Senator EGGLESTON —I have asked other people this question. Obviously there are other minerals being mined in the Northern Territory. As I understand it, all the royalties are paid on a profits basis and Ranger is exempt from this proposal. What that seems to presuppose, however, is that there may be other uranium mines established in the Northern Territory. Are there any specifics that you can tell us about in terms of other mines being proposed or considered for establishment in the Northern Territory—that is, uranium mines of course.

Mrs Taylor —Senator, were you asking for other potential uranium mines in the Territory?

Senator EGGLESTON —That is what I meant, yes.

Mrs Taylor —There are a number of deposits being developed. I could point to the Pamela-Angela deposit, which is currently being explored by Paladin and Cameco. Nolans Bore is a polymetallic deposit which contains rare earths, phosphate and uranium. That is certainly very likely to develop. Bigrlyi is another project which is likely to develop. There has been a scoping study completed on that project.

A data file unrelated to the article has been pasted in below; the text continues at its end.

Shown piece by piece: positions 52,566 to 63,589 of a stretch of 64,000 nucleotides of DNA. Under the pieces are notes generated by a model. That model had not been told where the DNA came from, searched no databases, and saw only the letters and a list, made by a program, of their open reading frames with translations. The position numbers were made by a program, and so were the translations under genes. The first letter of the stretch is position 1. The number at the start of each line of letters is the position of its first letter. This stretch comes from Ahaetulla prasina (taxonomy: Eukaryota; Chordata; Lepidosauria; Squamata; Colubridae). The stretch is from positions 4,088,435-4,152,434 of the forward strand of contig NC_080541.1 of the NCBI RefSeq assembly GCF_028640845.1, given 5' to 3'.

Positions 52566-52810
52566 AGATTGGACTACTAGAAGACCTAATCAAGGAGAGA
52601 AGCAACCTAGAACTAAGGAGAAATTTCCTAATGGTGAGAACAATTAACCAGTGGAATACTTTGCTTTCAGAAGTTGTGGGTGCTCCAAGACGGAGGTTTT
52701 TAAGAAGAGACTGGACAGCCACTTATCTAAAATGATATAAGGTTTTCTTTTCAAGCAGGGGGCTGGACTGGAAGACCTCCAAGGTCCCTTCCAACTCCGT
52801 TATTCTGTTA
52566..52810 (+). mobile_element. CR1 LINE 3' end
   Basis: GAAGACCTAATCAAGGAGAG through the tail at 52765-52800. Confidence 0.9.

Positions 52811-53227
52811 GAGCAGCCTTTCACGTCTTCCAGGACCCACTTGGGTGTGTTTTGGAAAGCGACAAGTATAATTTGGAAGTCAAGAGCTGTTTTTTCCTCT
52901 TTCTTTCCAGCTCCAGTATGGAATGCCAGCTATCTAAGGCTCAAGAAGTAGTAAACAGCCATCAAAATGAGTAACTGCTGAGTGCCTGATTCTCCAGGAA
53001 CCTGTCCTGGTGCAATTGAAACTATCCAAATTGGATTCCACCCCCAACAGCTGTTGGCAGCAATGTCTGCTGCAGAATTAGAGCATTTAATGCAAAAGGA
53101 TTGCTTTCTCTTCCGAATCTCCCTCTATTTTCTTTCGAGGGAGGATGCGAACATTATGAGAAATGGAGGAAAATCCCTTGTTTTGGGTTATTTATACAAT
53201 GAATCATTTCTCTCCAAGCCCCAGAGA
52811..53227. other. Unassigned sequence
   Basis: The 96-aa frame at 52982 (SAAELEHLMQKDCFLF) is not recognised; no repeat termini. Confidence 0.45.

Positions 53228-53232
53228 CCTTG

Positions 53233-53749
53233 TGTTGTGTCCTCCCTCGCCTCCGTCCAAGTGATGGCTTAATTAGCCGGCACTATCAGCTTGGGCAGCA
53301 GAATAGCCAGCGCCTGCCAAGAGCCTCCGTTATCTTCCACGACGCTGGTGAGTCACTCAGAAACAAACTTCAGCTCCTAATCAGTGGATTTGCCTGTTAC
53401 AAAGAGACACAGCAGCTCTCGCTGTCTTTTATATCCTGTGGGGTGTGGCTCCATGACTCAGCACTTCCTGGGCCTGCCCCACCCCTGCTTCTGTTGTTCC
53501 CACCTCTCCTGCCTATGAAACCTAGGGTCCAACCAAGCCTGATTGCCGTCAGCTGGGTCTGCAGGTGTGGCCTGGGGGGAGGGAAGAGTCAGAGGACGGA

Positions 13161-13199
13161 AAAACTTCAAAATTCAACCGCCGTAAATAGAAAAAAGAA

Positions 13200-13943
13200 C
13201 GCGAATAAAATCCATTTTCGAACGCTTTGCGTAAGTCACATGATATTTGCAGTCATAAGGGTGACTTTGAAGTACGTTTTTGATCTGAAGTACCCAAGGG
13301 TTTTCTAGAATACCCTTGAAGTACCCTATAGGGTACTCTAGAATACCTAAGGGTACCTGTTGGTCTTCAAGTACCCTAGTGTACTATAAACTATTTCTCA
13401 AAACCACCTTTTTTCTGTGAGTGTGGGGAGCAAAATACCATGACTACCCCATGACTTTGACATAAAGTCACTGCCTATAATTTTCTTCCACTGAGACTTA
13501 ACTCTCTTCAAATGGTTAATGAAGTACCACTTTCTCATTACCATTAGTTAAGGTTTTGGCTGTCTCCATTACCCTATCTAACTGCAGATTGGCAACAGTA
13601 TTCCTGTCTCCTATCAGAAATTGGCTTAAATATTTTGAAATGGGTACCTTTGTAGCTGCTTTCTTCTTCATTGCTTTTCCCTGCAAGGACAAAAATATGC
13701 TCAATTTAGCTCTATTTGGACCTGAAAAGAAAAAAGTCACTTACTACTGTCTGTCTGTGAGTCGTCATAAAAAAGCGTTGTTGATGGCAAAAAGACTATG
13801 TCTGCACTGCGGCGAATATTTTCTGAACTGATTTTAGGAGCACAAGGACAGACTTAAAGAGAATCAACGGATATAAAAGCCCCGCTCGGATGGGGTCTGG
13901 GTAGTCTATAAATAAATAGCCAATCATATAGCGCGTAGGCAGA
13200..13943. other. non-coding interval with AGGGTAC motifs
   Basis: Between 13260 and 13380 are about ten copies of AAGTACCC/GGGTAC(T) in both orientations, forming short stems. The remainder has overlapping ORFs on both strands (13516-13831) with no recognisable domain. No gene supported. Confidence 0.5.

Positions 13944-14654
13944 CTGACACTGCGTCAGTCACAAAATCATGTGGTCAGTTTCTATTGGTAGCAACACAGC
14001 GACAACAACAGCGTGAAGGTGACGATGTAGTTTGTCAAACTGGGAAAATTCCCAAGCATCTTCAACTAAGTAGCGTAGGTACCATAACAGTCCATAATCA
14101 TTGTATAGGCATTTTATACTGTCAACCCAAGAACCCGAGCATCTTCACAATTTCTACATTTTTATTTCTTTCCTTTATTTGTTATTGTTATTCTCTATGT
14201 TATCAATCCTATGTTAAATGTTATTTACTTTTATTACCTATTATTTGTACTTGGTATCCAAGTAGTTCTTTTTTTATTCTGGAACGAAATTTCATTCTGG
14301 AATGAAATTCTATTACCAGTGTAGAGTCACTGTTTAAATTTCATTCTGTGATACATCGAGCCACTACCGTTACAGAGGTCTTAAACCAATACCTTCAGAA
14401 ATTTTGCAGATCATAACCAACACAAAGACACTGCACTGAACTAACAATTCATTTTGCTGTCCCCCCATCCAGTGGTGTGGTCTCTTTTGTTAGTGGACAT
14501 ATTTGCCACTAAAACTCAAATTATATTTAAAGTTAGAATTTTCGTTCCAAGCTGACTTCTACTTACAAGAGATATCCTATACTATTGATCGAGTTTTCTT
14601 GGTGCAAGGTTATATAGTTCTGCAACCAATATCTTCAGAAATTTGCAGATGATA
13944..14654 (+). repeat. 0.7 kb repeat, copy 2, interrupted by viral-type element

Senator EGGLESTON —That is about four projects, is it?

Mrs Taylor —I am sorry. There is another one—Napperby/Toro are developing that project and are at a scoping study stage.

Senator EGGLESTON —What is the total number of projects under consideration?

Mrs Taylor —In the order of five, I think—four or five. As you know, there are a number of other uranium deposits which the local Indigenous owners have said no to in terms of development. Certainly those are not counted.

Senator EGGLESTON —Are the five you mentioned not in Indigenous controlled land areas?

Mrs Taylor —A variety.

Senator EGGLESTON —And Indigenous people in Indigenous areas have the right of saying whether or not a uranium mine would go ahead, don’t they?

Mrs Taylor —Yes, that is correct.

Senator EGGLESTON —Good. So, in other words, this does have some practical import because you do have the possibility of five mines being considered for development in coming years.

Mrs Taylor —I am sorry, Senator. Could you repeat that question.

Senator EGGLESTON —What I am saying is that this is not really a hypothetical consideration because it seems you do have at least five mines being considered for development in coming years, so there is a certain logic about establishing a uniform royalties system before those mines are developed.